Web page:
In his video address, Mr. Putin said the four main perpetrators had been apprehended, as well as seven other individuals.

“The main thing now is to prevent those who were behind this bloody massacre from committing new crimes,” he said.

The Russian leader designated Sunday as a national day of mourning and vowed retribution against those who organized the attack.

The concert hall outside Moscow on Saturday, following the attack.Credit…Nanna Heitmann for The New York Times

“All perpetrators, organizers and commissioners of this crime will receive a just and inevitable punishment,” Mr. Putin said. “No matter who they are, no matter who directed them, I repeat, we will identify and punish everyone who stood behind the terrorists.”

By Saturday, the vast concert venue had been reduced to a heap of burned rubble, dust and smoke, after a mammoth fire engulfed the premises in the hours after the attack and pulled down the roof.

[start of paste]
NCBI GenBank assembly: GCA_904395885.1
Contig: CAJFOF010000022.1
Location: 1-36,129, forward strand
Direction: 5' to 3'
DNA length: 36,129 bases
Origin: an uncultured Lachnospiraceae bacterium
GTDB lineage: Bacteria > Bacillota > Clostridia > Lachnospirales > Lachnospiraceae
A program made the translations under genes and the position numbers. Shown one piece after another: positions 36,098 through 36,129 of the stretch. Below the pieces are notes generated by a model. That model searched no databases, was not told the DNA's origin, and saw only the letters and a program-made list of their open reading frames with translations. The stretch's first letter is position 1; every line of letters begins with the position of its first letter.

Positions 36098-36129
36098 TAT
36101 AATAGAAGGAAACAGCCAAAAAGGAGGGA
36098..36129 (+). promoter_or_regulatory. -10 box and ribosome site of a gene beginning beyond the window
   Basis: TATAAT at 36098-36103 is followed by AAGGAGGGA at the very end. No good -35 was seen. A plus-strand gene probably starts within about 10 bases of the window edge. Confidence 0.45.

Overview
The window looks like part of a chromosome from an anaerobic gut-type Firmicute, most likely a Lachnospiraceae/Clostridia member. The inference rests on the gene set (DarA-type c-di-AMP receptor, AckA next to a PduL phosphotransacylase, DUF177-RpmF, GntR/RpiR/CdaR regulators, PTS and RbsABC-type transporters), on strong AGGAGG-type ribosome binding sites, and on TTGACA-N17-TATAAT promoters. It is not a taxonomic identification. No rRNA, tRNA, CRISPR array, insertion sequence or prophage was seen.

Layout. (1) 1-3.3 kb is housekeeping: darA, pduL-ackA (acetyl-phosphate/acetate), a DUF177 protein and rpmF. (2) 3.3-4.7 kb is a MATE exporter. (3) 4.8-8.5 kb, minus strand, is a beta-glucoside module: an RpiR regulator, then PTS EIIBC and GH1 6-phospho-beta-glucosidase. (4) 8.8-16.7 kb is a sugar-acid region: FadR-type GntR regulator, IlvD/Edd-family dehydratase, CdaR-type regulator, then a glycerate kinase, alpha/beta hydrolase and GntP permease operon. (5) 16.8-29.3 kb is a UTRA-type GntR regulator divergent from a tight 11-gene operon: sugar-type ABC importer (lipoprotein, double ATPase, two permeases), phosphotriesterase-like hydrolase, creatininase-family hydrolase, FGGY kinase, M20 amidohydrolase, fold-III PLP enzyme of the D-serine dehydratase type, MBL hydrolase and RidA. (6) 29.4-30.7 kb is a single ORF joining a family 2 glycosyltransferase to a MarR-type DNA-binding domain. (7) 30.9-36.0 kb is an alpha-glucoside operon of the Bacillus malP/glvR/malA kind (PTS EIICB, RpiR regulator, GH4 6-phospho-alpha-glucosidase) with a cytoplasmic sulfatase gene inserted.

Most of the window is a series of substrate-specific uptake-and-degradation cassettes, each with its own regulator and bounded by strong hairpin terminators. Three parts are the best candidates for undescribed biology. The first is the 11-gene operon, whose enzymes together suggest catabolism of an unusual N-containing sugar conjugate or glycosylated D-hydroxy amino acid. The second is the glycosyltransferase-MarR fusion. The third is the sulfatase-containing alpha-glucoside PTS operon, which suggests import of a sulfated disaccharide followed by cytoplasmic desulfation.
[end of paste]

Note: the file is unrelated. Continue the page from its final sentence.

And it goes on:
As emergency services continued to comb the scene, survivors gave harrowing accounts of their escapes.

“The panic was terrifying,” said Olya Muravyova, 38, who had been standing in line with her husband to buy a beer before the performance by Piknik, a Russian rock band formed in the late 1970s that was about to play at the venue when the attack occurred.

“We were in such a good mood,” she said on Saturday, visiting the scene of the attack in the hopes of picking up her car. Suddenly, five minutes before the performance was set to start, she heard shots ring out.